Sustainability has been a hot topic in commercial building management for a number of years. As a result, many commercial building owners have taken steps to increase the sustainability of their buildings. Whether by installing LED lighting, smart temperature-control technology or energy-efficient HVAC units, owners seem to put much of the focus on increasing the mechanical efficiency of a building.
But what about the property surrounding the building? The truth is, a building’s landscaping can play a major role in increasing overall sustainability. Here are some do’s and don’ts to keep in mind when taking your eco-friendly practices outside:
DO choose your plants wisely.
One way to define a sustainable landscape is one that is maintained with practices and materials that have minimal impact on the environment—or that even work to improve it. Plants that require a lot of maintenance or moisture are usually not good options for practicing sustainability. Instead, consider replacing difficult-to-water plants with native and more drought-tolerant plants. This approach conserves water, which also reduces your landscape’s carbon footprint.
DON’T allow invasive plants to take over.
On the flip side, it’s important to monitor for invasive plant species. Some species can seriously disrupt the landscape and threaten native plants. Generally, invasive species should be treated like weeds and removed as soon as possible.
DO consider ways to reduce wasteful water runoff.
Bioswales and rain gardens can be great options for retaining water runoff because they slowly reintroduce water back into the soil. Both can be installed with native plants, which will require minimal maintenance.
DON’T overlook the importance of big trees.
Large, well-established trees not only add a great deal of aesthetic value to a commercial property, but they also offer important eco-friendly benefits—from providing shade and oxygen to sequestering carbon dioxide. Just make sure that the trees are properly maintained to ensure their long-term health and the safety of surrounding structures.
DO introduce diversity to the landscape by layering plant material.
This strategy encourages wildlife and beneficial insects, optimizes carbon sequestration and promotes a more complex and healthier ecosystem overall.
DON’T be afraid to think outside the box when it comes to eco-friendly landscaping.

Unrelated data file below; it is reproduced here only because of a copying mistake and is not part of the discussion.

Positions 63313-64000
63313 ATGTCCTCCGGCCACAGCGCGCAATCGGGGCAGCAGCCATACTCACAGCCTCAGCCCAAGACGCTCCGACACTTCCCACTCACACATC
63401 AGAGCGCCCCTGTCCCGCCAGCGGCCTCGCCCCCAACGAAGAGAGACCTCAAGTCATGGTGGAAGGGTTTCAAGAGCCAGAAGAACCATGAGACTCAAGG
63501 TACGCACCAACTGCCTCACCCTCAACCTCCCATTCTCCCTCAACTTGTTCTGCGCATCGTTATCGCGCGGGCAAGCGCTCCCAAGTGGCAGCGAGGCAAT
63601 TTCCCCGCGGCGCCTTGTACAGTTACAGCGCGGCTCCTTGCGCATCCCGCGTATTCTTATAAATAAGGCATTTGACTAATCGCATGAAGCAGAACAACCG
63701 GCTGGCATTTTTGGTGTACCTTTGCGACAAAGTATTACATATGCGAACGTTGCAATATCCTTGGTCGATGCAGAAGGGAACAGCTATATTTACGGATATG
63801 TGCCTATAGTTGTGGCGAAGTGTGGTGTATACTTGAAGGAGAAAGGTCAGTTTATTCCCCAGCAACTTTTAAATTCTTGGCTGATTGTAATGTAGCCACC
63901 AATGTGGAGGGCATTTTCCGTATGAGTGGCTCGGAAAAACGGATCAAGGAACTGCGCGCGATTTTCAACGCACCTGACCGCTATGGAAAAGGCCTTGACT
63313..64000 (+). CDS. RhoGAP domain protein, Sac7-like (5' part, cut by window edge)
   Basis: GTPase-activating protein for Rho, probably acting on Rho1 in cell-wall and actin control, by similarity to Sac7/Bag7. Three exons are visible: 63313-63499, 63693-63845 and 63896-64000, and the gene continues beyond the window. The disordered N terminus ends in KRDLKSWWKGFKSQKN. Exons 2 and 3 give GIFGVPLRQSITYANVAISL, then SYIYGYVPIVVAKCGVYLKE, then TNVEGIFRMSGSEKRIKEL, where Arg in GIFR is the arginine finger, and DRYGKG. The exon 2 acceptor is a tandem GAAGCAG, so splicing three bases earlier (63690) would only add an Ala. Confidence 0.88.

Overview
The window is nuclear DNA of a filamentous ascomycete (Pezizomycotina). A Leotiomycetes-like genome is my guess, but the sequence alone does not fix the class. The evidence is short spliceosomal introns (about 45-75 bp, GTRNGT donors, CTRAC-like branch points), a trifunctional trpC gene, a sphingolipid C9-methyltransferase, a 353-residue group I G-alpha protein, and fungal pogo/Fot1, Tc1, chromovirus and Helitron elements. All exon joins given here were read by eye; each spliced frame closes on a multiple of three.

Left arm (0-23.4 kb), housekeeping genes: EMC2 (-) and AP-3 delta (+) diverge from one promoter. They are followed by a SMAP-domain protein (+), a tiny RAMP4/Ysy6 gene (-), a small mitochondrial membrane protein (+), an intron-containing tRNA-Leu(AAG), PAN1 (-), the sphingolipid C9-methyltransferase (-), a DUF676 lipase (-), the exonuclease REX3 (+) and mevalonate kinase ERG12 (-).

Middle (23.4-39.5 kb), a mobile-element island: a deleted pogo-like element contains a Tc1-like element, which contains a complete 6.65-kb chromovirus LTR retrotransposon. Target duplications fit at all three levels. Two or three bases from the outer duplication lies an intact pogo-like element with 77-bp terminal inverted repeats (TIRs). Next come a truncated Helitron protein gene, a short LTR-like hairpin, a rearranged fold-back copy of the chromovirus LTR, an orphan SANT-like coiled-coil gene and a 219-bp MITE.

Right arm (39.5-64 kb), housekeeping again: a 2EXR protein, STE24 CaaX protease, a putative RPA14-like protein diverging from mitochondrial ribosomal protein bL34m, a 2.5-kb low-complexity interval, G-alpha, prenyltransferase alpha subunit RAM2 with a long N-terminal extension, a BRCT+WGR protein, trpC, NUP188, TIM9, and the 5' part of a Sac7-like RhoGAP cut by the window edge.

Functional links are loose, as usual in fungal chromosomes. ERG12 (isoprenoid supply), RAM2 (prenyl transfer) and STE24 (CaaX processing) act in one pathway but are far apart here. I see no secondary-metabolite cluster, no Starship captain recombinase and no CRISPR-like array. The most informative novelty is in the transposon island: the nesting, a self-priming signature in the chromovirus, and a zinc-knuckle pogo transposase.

Is your commercial building located in an urban setting, or does it have limited outdoor space for plants? Don’t count yourself out when it comes to increasing the sustainability of your landscaping. Green roofs—vegetative layers on the top of a building’s roof—provide many benefits, including the production of oxygen, cooling and insulation, energy savings, a reduction of storm water runoff, protection for a building from the elements and providing stress-reducing green spaces for people to enjoy. Green roofs can be as basic and simple as a few inches of ground cover to a complete park-like setting with plants, trees and recreational space.
Forward-thinking environmental practices are no longer optional; they are expected from good corporate citizens. When thinking about opportunities to enhance your building’s eco-friendly features, keep in mind all of the options and benefits that come with investing in a sustainable landscape.
Not only are they good for the environment, they also often require less maintenance, offer improved curb appeal and can serve as a selling point for tenants. Ready to get started? A landscape professional can work with you to design an eco-friendly landscape that suits your property’s needs, budget and style.
Missy Henriksen is the vice president of public affairs for the National Association of Landscape Professionals. You can learn more at www.LoveYourLandscape.org/commercial.
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Photo provided by Dennis' 7 Dees Landscape, a member of the National Association of Landscape Professionals.